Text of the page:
Muldrow City: Dreams With No Foundation
by Dewey Livingston
Muldrow City is the metropolis on Tomales Bay’s shores that never came to be. Chances are, many trusting men lost their shirts on the deal. Col. William Muldrow was known as a consummate shyster. The only clues we have of his ambitions at Tomales Bay is the curious place name, “Muldro [sic] City,” on the coast survey’s 1859–1863 map of the bay, and a lone newspaper article. That map shows a few buildings and fenced enclosures. An 1862 map of Henry W. Halleck’s properties shows much more: six houses, a hotel, and John McKnight’s 13-acre chicken farm but doesn’t give the settlement a name. By that time, Col. Muldrow had fled to his next dishonest schemes.
William Muldrow was a Kentuckian — as were many of the settlers in the vicinity of the Marshall brothers’ ranch — born in 1797 at Muldrow Hill. When Muldrow came to Marin County he was a new widower; his wife, Elizabeth, had died in 1858 after giving him six children. By the time of his arrival, he had a reputation as a “visionary, fool, swindler,” according to a biographer, who defended his name by calling him a “first-class promoter…his type probably sold apple orchard leases in the Garden of Eden.” The biography makes clear that he was a schemer from an early age, including reaping $200,000 from investors in lots on a swamp in Missouri. When he moved to Missouri he used his persuasive powers to get investors in new businesses or real estate dreams and manufacturing his inventions. In one report, he was said to have invented prefabricated houses. Muldrow started a failed salt business and developed the breaking plow, but never made much money. He started the troubled Marion College in Missouri, on borrowed funds. In the early 1830s he laid out a “great city” on the banks of the Mississippi River, to be called Marion City. The 515 lots were in a swamp, but Muldrow and his major investor saw it as the “Seaport of the West,” with a railroad connecting it to the Pacific Ocean at a time when there were but three miles of railroad track in the United States. He collected almost $200,000 from gullible buyers, investors and speculators.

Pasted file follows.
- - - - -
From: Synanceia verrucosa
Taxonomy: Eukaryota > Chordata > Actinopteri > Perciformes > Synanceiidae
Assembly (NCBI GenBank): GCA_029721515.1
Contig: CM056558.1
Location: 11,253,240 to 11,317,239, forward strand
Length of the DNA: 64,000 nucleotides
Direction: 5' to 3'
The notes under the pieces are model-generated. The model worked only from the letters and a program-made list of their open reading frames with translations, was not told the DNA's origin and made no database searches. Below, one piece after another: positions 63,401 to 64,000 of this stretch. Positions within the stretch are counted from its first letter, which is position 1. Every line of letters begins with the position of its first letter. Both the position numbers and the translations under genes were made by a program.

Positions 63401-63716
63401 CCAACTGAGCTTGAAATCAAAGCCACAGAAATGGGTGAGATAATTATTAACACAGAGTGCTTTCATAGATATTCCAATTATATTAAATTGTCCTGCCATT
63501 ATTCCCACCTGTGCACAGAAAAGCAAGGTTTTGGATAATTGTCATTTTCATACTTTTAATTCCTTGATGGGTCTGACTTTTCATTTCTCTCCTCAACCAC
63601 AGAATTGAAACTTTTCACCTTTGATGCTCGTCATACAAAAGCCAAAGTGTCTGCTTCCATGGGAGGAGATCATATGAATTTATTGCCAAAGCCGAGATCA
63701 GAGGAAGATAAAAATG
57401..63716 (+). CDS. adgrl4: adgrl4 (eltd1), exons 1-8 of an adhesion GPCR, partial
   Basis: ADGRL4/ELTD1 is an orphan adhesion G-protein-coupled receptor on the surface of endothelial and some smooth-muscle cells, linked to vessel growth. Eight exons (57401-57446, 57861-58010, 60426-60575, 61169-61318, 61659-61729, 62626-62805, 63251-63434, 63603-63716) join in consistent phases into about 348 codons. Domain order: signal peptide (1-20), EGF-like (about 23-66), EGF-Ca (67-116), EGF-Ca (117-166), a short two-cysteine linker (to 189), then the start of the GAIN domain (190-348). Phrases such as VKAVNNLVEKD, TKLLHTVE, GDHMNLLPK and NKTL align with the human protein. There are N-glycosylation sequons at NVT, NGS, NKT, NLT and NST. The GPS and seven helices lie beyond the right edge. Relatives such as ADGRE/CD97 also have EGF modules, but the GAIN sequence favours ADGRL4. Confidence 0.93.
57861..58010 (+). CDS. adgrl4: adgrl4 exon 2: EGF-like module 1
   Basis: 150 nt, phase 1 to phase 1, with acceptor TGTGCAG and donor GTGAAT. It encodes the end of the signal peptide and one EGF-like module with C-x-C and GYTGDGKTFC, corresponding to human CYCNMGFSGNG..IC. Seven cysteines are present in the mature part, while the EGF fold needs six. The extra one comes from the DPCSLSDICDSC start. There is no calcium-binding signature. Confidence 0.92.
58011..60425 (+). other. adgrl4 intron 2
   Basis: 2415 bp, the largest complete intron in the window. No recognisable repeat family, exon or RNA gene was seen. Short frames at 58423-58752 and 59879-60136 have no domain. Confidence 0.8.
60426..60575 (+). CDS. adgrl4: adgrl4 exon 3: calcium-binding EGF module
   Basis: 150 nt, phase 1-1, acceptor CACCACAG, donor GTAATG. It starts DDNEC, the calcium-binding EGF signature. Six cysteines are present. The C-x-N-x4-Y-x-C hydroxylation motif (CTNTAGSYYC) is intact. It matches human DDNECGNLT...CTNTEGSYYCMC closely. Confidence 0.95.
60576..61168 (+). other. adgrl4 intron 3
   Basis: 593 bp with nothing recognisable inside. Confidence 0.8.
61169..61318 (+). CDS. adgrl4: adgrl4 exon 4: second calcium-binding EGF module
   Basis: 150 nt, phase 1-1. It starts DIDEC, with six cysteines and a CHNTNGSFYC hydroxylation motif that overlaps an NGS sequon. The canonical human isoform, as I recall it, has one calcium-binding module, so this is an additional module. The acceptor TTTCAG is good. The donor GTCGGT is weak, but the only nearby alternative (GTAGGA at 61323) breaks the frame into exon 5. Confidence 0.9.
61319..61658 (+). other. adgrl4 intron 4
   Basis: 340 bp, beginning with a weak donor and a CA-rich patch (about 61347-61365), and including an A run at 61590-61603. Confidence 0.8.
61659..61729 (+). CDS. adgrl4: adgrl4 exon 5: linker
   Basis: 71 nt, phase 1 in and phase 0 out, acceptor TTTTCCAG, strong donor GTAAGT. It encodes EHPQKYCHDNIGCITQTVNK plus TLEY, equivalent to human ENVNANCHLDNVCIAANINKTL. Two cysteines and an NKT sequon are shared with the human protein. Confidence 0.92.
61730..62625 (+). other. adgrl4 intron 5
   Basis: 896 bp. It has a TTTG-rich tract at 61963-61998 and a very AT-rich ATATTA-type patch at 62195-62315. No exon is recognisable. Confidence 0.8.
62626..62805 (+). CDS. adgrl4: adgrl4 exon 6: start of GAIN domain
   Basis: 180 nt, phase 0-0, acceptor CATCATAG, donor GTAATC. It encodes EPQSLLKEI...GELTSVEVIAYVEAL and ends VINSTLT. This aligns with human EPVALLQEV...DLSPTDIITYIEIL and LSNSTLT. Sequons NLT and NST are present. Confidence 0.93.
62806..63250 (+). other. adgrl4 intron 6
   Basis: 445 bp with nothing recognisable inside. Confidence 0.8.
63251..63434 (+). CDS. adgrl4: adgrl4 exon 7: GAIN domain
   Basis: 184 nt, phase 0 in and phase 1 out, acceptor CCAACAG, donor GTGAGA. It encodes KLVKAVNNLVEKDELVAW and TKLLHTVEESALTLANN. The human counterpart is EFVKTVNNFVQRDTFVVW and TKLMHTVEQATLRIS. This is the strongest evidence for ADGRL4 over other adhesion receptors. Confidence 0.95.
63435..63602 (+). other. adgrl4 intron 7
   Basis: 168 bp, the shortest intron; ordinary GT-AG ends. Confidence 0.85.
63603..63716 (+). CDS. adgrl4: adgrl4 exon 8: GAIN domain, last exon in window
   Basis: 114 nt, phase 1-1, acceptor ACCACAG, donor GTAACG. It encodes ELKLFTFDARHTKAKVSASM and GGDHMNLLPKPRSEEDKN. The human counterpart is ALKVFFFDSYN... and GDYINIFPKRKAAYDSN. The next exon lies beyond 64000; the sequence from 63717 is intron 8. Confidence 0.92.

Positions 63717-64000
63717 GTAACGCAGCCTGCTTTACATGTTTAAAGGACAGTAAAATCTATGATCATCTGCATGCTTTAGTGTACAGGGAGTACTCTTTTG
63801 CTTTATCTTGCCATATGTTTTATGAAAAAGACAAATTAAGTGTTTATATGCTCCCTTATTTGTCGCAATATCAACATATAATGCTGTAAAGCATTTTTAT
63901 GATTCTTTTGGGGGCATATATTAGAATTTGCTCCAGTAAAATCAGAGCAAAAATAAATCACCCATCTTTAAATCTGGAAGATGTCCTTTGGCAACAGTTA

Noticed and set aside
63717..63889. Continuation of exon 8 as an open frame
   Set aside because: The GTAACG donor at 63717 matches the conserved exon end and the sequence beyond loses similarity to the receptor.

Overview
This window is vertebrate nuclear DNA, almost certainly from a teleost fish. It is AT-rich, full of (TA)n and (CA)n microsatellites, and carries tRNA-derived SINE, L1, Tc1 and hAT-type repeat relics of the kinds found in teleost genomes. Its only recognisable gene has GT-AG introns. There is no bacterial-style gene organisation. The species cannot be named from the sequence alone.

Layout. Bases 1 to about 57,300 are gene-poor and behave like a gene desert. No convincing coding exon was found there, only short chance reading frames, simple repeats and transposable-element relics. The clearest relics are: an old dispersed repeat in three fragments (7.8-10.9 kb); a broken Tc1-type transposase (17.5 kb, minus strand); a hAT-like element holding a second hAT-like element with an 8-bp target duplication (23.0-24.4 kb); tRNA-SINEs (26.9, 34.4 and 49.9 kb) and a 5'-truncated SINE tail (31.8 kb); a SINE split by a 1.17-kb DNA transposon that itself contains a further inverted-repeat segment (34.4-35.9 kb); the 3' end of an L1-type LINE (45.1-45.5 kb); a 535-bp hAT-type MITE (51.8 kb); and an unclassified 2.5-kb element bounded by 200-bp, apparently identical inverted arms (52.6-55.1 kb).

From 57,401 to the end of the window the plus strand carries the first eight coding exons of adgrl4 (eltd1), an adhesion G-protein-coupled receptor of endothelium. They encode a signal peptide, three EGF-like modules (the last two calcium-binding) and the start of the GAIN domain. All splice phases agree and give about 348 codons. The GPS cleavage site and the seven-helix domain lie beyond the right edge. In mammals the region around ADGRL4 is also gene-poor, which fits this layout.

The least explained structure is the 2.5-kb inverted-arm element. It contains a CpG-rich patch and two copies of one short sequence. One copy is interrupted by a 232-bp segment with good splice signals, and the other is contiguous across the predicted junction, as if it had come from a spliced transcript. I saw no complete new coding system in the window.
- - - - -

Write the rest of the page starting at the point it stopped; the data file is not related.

As hundreds of settlers moved onto their lots, a flood swept through, washing away much of Marion City. An attempt at rebuilding proceeded but was fruitless in the face of a fire and a cyclone that followed the flood, and within years the place was nothing but, according to a local historian, a “squalid steamboat landing.”
Like many a man after such failures, Muldrow headed to California to strike it rich in the Gold Rush. He settled in Sacramento and within years was involved in land deals and court cases; he was to sue people indiscriminately. He made headlines when he claimed all the land from Cape Mendocino to Point Reyes in 1856, showing papers to prove that he been deeded that land, which had formerly been under Russian control, by John Sutter. He still made the claim while in Bodega in 1859, when he offered land for two dollars an acre, including to the people already settled there: “No one has yet bought from him,” reported the Daily Alta. “He wants the cash down, or unconditional notes, and gives nothing more of title than a quit claim deed.” At the same time, he seemed to have had a hand in the creation of a vigilante group of about 30 men called the Marion Rangers who, according to the Alta, brought “a posse of armed men from San Francisco to dispossess the settlers on the Smith Rancho,” part of the lands that Muldrow claimed were his.
It was around this time that Muldrow showed up on Tomales Bay, placing his name on the Halleck land. The first and only use of the name Muldrow City is on that 1859 federal survey. In February of 1860, Muldrow announced, in a statement that was covered by newspapers around the state, that he was creating a town to be called Tomales City. He chose a location that offered adequate bay depth for ships to dock, with relatively level land for a small “city.” In that year’s census he is listed as a “ranchero” living in a home with a schoolteacher named Mr. Wigham and Wigham’s wife and three children, Apalena, Villa and Virgil. Tomales City attracted a picnic excursion in 1861, where 200 participants arrived on the steamer Union Star and “ate lunch and drank beer.” That’s about all we know about the place.